sciencehabit writes: If you like classic two-for-one monster movies such as King Kong vs. Godzilla, then a new paper combining two bêtes noires of pseudoscientific scaremongers—mini black holes and the collapse of the vacuum—may appeal to you. Physicists working with the world's biggest atom-smasher—Europe's Large Hadron Collider (LHC)—have had to reassure the public that, even if they can make them, mini black holes, infinitesimal version of the ones that form when jumbo stars implode, won't consume the planet. They've also had to dispel fears that blasting out a particle called the Higgs boson will cause the vacuum of empty space to collapse. Now, however, three theorists calculate that in a chain reaction, a mini black hole could trigger such collapse after all.

Submission + - Job insecurity is the new normal (

Mr.Intel writes: Last year, Hewlett-Packard eliminated 34,000 jobs, and JC Penney and Sprint announced cuts, while JP Morgan Chase has cut 20,000 from its workforce since 2011. In double-earner families, at least one parent reports feeling "insecure" about their job, and in almost half of those both think their job is insecure.

This dynamic creates a constant tension for workers, who are beset by uncertainty. It has bred what Pugh calls the "one-way honor system," in which workers are beholden to employers, but employers are not, says Pugh, author of "The Tumbleweed Society: Working and Caring in an Age of Insecurity," out earlier this year.

Submission + - The First Airplane on Mars

braindrainbahrain writes: Undergoing research by NASA, the Preliminary Research Aerodynamic Design to Land on Mars, or Prandtl-M (not-so-coincidentally named after German aeronautical engineer Ludwig Prandtl) program is developing an airfoil with the ultimate goal of flying in the Martian atmosphere. The program has flown 12-ft. span models, the Prandtl-D1 and -D2, in Earth's atmosphere to prove that the flying wing design could overcome adverse yaw effects without including a tail. A larger 25 ft. model will be tested shortly and further tests call for prototypes to be balloon dropped at 85,000 feet and later at 115,000 feet to simulate Martian atmospheric density. If all goes well, it could be deployed from a cubesat container after hitching a ride to Mars with a rover in 2022.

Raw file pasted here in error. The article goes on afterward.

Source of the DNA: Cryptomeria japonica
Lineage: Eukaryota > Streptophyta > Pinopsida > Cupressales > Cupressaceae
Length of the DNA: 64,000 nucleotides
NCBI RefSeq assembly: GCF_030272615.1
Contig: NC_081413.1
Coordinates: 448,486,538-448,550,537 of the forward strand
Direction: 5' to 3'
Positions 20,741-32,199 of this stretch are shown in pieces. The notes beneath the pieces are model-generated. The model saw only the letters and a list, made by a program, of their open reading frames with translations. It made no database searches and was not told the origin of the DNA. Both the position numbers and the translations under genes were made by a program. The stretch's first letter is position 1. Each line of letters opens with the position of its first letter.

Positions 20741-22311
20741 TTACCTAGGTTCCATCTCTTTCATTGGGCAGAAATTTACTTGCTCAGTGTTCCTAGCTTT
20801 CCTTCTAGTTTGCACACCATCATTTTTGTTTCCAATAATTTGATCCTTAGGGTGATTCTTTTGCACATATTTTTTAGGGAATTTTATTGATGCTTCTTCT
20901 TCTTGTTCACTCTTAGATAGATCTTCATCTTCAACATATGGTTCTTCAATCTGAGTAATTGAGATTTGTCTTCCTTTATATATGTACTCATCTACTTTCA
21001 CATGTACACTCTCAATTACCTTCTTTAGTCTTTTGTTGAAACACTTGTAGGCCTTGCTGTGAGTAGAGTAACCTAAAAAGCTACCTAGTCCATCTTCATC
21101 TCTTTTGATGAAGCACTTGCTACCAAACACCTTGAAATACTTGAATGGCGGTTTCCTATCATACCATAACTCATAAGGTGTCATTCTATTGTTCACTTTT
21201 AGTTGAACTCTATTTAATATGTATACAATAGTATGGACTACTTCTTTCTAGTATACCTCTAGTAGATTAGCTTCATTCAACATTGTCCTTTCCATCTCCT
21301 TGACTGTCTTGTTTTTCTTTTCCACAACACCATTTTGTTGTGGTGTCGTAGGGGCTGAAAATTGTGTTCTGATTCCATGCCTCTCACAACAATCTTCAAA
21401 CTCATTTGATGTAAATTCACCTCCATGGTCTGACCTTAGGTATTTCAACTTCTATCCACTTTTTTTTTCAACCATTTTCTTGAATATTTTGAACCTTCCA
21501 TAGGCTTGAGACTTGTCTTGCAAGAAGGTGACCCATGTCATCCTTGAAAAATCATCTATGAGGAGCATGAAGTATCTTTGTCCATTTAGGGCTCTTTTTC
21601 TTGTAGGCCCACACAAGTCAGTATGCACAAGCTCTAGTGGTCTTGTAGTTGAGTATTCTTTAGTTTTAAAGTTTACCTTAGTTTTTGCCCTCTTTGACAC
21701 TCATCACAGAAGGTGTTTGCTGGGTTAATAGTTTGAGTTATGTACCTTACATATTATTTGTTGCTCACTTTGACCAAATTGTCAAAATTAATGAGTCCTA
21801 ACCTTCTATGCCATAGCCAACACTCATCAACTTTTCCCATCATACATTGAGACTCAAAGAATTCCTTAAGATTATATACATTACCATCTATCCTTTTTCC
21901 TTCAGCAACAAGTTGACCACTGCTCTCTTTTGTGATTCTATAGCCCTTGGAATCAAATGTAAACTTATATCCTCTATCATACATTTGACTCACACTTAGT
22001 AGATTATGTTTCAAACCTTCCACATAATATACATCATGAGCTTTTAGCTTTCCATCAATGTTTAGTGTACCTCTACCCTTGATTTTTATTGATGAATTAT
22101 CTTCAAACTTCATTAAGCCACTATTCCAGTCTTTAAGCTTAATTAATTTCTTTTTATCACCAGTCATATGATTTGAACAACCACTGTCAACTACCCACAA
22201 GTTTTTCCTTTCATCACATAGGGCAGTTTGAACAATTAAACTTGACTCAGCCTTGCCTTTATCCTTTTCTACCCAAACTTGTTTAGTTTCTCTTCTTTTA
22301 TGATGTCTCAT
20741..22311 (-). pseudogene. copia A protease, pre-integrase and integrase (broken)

Alternate, non-pay walled source:

Voyager's Golden Record For Aliens Now Available On SoundCloud 57

An anonymous reader writes: For years you've been able to listen to the sounds recorded on the golden records carried by the twin Voyager spacecraft online but NASA just made it a bit easier. The orginization just uploaded the recordings to SoundCloud. Now you can listen to a continuous stream of clips instead of clicking back and forth to hear the different tracks.

Comment Recruitment vs.Retention (Score 1) 473

This is only one of many efforts on going to recruit girls into tech, but these efforts fail to address the retention problem. How do you keep women in the field once they start working? Perhaps Google and other major companies should provide better salary or benefits so the women don't leave. Or is it easier to make tax deductible contributions to programs such as the one in TFA?

It's interesting that retention is one of the key problems the NCWIT calls out in their study, where they claim a 56% departure rate of women from the field, and yet they have no solutions to offer.

Submission + - Russian troops traced to Ukrainian battlefields through social media

wienerschnizzel writes: Vice News released a report on how they were able to trace a member of the regular russian army from his base near the Ukriainian border towards the battlefields in the contested territory in eastern Ukraine and back to his home in Siberia using the pictures he uploaded on his social media profile.

The methodology used is based on a report by the Atlantic Council think tank released earlier this year, that asserts that information on the movement and operations of the regular russian troops can be easily gathered from publicly available sources (such as the social media).

The russian government still denies any involvement of russian troops in the fights in Ukraine.

If you're not careful, you're going to catch something.